Tristan Green left his small English town for Manhattan and a job at a high-profile ad agency, but can't seem to find his bearings. He spends a lot of time working late at night, eating and sleeping alone, and even more time meandering around his neighborhood staring into the darkened windows of shops. One night when he's feeling really low, he wanders by a beautiful little bakery with the lights still on. The baker invites him in, and sometime during that night Tristan realizes it's the first time he's really smiled in months.
Henry Livingston has always been the odd duck, the black sheep, the baker in an old money family where pedigree is everything and quirky personalities are hidden behind dry martinis and thick Upper East Side townhouse facades. Henry is drawn to Tristan's easy country charm, dry English wit, and everything that is so different from Henry's world.
Their new romance is all buttercream frosting and sugared violets until Tristan's need to fit in at work makes him do something he desperately wishes he could undo. Tristan has to prove to Henry that he can be trusted again before they can indulge in the sweet stuff they're both craving.
©2014 M.J. O'Shea, Anna Martin (P)2015 Dreamspinner Press
Henry is a laid back baker who comes from money but wants a different life for himself and Tristan is a rather uptight Englishman who had to work for his money but who hates his job and where he’s at in life. They meet over sweets and start a slow burn romance. Tristan eventually knows who Henry is but it’s Henry that wins Tristan over, not his money.
Tristan knows it’s getting serious when Henry takes him home to meet his very rich family. Henry knows that since Tristan can’t “do” anything for his family they won’t approve, but he’s fallen in love and he doesn’t care. Of course this lands Tristan in a spot at work where “he just can’t say no” and it all goes south.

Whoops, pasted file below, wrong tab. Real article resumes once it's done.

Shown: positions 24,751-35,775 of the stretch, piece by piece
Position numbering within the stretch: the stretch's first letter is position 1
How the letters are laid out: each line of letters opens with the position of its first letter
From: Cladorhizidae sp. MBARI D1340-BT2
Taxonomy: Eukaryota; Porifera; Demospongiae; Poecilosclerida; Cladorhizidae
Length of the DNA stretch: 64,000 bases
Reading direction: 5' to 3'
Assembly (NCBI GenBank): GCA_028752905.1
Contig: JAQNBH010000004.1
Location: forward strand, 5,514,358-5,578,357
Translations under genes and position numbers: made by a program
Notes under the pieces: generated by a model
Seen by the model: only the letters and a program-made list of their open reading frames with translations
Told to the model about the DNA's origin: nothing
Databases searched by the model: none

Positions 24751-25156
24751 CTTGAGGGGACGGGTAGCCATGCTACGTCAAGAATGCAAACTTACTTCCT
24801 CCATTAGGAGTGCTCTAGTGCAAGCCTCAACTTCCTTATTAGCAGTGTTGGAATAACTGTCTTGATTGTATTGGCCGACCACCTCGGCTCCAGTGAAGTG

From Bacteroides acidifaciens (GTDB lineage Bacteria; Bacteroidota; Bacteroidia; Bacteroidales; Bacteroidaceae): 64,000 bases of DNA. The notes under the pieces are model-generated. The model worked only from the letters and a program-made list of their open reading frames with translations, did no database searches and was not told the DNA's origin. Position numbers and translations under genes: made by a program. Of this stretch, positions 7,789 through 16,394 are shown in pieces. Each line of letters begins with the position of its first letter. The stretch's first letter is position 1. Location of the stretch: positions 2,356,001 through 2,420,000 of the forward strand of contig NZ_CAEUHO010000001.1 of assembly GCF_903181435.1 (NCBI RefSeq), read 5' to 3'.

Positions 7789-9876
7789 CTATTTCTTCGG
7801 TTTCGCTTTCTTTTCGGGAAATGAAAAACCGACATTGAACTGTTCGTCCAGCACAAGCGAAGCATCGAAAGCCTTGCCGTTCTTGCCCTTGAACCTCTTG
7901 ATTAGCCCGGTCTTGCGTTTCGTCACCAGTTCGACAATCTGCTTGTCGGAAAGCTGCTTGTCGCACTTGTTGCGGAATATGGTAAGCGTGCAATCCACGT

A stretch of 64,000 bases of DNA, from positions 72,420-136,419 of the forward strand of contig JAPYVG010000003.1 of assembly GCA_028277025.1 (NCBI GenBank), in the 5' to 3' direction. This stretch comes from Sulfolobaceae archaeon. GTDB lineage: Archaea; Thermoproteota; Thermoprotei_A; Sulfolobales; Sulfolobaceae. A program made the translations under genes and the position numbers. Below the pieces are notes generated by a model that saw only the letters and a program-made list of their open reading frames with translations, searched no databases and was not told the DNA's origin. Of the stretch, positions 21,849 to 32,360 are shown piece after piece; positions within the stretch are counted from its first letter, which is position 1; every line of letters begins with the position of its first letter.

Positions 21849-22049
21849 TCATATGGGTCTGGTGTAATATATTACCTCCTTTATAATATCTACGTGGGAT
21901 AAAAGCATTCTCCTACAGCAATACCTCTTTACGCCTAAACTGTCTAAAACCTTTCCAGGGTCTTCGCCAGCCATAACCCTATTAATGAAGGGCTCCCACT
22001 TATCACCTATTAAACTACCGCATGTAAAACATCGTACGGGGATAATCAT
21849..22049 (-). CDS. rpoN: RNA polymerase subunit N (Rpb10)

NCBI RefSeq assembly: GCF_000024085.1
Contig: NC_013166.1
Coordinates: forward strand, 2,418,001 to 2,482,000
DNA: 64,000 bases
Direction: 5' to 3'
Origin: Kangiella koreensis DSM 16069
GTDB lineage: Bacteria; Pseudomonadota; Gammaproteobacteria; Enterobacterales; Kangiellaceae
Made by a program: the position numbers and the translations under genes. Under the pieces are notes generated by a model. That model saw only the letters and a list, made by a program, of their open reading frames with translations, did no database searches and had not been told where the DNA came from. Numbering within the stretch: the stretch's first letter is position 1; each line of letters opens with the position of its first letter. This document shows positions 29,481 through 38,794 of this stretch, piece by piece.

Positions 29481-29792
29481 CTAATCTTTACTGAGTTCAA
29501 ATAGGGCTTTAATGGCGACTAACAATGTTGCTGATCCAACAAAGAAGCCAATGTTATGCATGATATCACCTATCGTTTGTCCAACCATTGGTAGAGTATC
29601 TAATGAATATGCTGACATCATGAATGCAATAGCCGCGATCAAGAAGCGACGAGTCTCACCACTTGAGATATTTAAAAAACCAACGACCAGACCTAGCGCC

Henry finds out and there is a BIG MISUNDERSTANDING and… eventually it works out for a lovely (if rushed) HFN/HEA.
There are parts of this book that really worked for me and parts that didn’t (and if I hadn’t read the story first I would be really mad if I’d only had the audiobook to experience.)
I loved that it was two quiet/nerdy guys. The love between these guys develops slowly and sweetly – like the recipes in the book – and it’s a nice gentle “getting to know you” kind of romance. There’s not a lot of steam, but lots of feels and a low hum of sexual tension. In fact it took til 33% in for them to kiss and 75% for them to have sex… but it works. At this point I was expecting a lovely little crest into eternal happiness but that doesn’t happen. Instead…
BAM – there’s this BIG MISUNDERSTANDING and then they’re broken up. (The misunderstanding is really silly and one of those things where if they just talked to each other it would have been nothing, and since they love each other already, it seems like they would have no problem discussing things.) Of course they eventually get back together again but it was a very rushed ending and left a bad taste in my mouth.
I get that there needed to be a little “something” here at the end to give it a climactic finish, but this didn’t seem to fit the rest of the story. I think there was plenty of stuff just between Henry and his family to give enough “friction” that this misunderstanding didn’t need to happen.
So – I had these rather mixed feelings about the story before I had the opportunity to listen to it. Sometimes I’m won over by an audiobook in a way that makes it even better than reading the book – a good narration can do that. This is not the case here. This is a terrible narration. Seriously.
John-Paul Barrel’s reading voice here is monotonous, nasal and flat and his English accent is horrible.
I’m sorry to say that I cannot recommend this narration at all. I love the two authors and I thought the story was good, I’ve listened to this narrator before do a fair job but this narration doesn’t work on any level.
I hate to do it but I give this 2 of 5 stars for the narration. (I’d give the story 3.5 of 5 stars, but the narration is just not good.)
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